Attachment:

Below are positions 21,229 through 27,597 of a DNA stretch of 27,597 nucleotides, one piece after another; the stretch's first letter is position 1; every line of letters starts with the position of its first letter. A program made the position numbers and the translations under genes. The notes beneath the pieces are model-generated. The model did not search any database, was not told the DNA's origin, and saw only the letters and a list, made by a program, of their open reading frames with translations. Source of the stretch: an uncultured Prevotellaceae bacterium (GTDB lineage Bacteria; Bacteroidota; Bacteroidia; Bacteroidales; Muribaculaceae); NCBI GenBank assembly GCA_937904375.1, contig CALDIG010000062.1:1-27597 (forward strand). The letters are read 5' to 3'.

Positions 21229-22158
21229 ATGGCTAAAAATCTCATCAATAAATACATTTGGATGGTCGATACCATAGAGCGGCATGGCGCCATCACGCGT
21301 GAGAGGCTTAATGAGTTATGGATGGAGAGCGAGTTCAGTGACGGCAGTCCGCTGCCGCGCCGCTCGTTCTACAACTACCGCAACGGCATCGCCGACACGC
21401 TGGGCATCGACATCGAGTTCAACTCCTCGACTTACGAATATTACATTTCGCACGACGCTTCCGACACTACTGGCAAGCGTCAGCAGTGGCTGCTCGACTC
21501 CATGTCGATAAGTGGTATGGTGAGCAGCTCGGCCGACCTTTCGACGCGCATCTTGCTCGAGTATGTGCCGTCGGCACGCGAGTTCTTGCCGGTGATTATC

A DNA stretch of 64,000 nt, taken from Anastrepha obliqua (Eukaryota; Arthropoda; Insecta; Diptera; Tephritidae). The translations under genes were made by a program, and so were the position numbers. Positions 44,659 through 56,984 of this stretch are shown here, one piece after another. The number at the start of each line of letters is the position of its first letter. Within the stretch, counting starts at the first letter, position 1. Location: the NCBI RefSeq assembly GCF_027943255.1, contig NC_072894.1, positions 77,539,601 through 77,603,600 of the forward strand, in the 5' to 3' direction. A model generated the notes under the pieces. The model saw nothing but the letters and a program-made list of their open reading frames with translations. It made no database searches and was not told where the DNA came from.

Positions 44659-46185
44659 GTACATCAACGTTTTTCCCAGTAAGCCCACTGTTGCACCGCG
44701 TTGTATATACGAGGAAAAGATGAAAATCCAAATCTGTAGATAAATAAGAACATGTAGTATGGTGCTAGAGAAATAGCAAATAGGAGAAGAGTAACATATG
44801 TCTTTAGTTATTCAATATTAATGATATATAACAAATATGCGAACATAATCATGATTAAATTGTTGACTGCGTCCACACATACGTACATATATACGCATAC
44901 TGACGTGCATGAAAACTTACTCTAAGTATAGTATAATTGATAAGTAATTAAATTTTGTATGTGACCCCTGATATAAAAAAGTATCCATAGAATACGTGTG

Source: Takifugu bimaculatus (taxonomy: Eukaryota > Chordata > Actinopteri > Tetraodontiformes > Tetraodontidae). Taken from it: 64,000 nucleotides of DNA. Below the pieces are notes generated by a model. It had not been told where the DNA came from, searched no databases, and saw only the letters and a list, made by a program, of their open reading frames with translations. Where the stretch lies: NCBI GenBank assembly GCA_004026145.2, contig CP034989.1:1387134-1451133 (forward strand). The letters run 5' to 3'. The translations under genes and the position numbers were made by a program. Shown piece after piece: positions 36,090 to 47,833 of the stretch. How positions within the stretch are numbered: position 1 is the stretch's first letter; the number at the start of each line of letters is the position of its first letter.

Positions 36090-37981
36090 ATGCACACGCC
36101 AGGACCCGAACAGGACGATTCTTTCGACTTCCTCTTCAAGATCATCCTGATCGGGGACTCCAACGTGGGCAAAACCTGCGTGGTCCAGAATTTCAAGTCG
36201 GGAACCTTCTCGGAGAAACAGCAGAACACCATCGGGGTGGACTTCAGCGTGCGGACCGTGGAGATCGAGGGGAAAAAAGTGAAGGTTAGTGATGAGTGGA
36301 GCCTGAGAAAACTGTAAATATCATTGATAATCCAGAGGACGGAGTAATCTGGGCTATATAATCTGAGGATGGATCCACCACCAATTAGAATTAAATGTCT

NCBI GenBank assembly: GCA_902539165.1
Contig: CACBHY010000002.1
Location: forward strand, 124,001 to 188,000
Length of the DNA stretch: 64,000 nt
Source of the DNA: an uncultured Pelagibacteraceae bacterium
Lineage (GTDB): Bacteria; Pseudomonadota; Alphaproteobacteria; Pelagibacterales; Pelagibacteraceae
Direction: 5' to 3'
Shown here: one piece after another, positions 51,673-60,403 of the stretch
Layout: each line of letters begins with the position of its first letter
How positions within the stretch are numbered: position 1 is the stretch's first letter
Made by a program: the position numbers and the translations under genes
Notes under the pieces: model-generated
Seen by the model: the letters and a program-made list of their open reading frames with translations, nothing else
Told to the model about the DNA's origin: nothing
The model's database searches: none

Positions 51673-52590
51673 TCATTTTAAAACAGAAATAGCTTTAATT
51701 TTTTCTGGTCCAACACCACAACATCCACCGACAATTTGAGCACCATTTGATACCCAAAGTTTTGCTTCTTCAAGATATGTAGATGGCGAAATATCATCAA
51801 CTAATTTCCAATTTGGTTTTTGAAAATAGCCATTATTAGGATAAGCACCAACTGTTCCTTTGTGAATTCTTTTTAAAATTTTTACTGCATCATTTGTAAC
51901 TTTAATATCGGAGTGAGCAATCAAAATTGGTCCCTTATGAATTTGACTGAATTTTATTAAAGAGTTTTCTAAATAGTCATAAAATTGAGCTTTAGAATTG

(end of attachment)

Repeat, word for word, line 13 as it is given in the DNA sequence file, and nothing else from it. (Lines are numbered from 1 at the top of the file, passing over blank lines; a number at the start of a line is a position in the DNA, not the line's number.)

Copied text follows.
Source: Takifugu bimaculatus (taxonomy: Eukaryota > Chordata > Actinopteri > Tetraodontiformes > Tetraodontidae). Taken from it: 64,000 nucleotides of DNA. Below the pieces are notes generated by a model. It had not been told where the DNA came from, searched no databases, and saw only the letters and a list, made by a program, of their open reading frames with translations. Where the stretch lies: NCBI GenBank assembly GCA_004026145.2, contig CP034989.1:1387134-1451133 (forward strand). The letters run 5' to 3'. The translations under genes and the position numbers were made by a program. Shown piece after piece: positions 36,090 to 47,833 of the stretch. How positions within the stretch are numbered: position 1 is the stretch's first letter; the number at the start of each line of letters is the position of its first letter.